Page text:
Earlier in the week, Tennessee athletic director Mike Hamilton said some things that made it sound like head basketball coach Bruce Pearl was on his way out. If the performance today against Michigan is any indication, Pearl might as well have left days ago, because the Volunteers didn't show up at all. Michigan beat them by 30 points, winning by a score of 75-45 despite not making a single free throw (U-M only attempted one). That is the first time in NCAA tournament history a team has won a game without making a free throw, and Michigan won by 30 points!
Believe it or not, this game was actually close in the first half. In fact, Tennessee led by a score of 23-17 with less than seven minutes to go in the first half. That was about the last we heard from the Vols all game, though. Michigan put together a 16-6 run to close out the half and took a 33-29 lead into halftime. The Wolverines never looked back.
Michigan opened the second half on a 19-2 run (or a 21-2 run if you go back to the end of the first half). Tennessee couldn't make a shot to save its life, and Michigan's offense was operating very smoothly. The Vols did manage to cut the lead down to 16 points, but Michigan responded by going on a 14-0 run. The Wolverines outscored Tennessee by a margin of 42-16 in the second half, and if you go back to the point when Tennessee led 23-17, Michigan closed the game on a 58-22 run.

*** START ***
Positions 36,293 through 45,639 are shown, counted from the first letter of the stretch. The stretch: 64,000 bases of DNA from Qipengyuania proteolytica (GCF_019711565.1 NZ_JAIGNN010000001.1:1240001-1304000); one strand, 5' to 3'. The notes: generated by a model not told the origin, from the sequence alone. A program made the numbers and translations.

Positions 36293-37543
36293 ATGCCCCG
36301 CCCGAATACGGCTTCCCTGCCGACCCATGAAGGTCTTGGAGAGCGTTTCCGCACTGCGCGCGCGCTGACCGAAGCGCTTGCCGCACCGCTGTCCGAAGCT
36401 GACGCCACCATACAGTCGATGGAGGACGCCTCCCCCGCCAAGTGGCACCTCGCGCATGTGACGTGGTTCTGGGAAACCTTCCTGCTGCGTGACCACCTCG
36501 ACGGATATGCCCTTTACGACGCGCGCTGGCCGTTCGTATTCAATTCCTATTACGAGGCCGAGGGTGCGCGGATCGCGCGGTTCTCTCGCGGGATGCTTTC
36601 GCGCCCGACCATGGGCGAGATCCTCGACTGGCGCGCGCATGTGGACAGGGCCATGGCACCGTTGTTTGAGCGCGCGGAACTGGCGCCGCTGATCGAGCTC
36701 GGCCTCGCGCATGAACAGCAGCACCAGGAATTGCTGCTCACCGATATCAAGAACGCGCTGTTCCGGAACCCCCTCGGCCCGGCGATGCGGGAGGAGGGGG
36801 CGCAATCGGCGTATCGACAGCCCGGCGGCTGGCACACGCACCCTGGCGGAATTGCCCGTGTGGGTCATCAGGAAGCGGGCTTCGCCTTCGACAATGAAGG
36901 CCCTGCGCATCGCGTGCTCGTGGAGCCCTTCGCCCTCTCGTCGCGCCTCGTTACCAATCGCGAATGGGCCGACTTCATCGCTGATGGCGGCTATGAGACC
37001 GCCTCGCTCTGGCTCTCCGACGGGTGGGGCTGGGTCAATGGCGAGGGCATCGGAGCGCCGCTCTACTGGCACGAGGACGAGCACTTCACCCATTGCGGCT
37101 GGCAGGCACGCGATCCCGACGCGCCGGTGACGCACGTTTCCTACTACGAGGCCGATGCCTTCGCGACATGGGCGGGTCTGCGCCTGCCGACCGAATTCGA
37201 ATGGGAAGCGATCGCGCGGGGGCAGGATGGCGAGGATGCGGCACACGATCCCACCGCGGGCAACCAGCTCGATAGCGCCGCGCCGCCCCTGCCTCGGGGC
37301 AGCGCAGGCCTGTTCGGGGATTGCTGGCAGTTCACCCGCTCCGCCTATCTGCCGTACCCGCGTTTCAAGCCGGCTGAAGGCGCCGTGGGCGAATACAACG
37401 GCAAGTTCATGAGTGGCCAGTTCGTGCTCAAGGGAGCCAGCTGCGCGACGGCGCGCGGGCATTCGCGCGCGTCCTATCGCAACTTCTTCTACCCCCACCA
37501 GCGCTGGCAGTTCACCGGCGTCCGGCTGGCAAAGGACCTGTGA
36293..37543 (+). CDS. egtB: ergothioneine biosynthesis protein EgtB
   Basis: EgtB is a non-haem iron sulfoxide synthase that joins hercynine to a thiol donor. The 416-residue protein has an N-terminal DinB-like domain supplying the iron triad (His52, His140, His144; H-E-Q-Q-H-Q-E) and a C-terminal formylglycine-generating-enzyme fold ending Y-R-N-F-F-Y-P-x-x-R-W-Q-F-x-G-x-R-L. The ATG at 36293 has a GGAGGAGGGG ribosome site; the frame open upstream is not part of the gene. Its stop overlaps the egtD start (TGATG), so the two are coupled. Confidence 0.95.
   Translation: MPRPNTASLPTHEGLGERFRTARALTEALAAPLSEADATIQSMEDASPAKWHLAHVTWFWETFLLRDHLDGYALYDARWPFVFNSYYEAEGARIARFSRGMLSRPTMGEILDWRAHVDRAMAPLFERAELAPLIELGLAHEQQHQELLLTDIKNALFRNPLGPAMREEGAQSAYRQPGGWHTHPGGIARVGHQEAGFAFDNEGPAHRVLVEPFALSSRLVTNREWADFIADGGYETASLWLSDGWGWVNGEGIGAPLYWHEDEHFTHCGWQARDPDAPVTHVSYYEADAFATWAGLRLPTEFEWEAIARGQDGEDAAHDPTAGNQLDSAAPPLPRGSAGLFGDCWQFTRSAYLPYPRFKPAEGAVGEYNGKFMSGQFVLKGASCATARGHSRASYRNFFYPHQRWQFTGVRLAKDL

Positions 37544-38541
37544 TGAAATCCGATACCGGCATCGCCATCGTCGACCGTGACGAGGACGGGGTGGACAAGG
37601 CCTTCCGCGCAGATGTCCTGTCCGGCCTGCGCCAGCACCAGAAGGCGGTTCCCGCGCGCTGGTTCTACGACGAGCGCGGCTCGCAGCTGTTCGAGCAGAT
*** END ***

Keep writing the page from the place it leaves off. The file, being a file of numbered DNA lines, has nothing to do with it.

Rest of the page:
Michigan's scoring was very balanced in this game. Zack Novak led Michigan in scoring with 14 points thanks to going 4-6 from three-point land. Stu Douglass, Tim Hardaway Jr. and Matt Vogrich each had 11 points. Vogrich went 5-5 from the field and played outstanding in the first half when Hardaway Jr. was on the bench with two fouls. Jordan Morgan spent most of the first half on the bench with two fouls as well, but he finished with 10 points during the game.
Tennessee's leading scorer was Tobias Harris, who had all 19 of his points in the first half. He looked flat out dominant, but Michigan kept him off the scoreboard in the final 20 minutes. Nobody else could get going for Tennessee, which is a big reason why the final score ended up being so lopsided. (Side note: Since seeding began in 1979, there has never been a more lopsided score in a game between the eight and nine seeds. Well done, Bruce Pearl.)
With the win, Michigan moves on to the third round of the 2011 NCAA tournament. It will likely face the No. 1 seed Duke Blue Devils, which play Hampton, the No. 16 seed in the West Region, later today. After what was said about Duke in the Fab Five documentary last Sunday and the war of words involving Grant Hill and Jalen Rose and Jimmy King, I don't think there would be a more fitting matchup.
If you are in need of a printable NCAA bracket to keep track of the tournament, make sure to download SB Nation's March Madness Bracket.